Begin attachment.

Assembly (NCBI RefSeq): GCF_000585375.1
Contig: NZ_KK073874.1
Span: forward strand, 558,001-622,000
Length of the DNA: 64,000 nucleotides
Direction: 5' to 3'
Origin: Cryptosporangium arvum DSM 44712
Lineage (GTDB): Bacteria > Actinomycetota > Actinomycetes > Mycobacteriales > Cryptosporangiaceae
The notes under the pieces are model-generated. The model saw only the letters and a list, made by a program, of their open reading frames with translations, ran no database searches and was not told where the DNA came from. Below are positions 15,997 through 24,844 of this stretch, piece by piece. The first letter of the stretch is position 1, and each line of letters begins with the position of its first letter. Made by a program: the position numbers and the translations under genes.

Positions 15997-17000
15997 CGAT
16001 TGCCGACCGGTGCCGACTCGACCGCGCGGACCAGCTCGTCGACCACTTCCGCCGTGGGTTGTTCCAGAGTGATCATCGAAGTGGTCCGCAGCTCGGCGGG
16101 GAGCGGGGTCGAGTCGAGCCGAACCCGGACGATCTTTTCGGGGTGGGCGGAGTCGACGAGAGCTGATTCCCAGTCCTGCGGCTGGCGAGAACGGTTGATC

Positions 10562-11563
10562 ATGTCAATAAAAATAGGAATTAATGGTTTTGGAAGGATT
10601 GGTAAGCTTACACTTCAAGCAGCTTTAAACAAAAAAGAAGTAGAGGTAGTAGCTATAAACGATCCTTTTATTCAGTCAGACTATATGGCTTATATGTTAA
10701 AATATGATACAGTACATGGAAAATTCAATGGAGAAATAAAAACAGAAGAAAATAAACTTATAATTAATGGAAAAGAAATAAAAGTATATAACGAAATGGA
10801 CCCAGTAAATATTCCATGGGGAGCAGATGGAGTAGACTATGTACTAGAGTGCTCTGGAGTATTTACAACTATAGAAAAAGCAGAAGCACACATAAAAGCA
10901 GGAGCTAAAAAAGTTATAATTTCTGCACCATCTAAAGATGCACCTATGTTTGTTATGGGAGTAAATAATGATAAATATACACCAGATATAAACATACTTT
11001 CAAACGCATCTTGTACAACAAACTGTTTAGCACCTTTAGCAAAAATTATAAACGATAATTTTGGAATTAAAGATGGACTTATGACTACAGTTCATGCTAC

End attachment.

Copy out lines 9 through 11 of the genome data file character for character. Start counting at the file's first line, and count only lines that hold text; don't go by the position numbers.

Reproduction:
Positions 15997-17000
15997 CGAT
16001 TGCCGACCGGTGCCGACTCGACCGCGCGGACCAGCTCGTCGACCACTTCCGCCGTGGGTTGTTCCAGAGTGATCATCGAAGTGGTCCGCAGCTCGGCGGG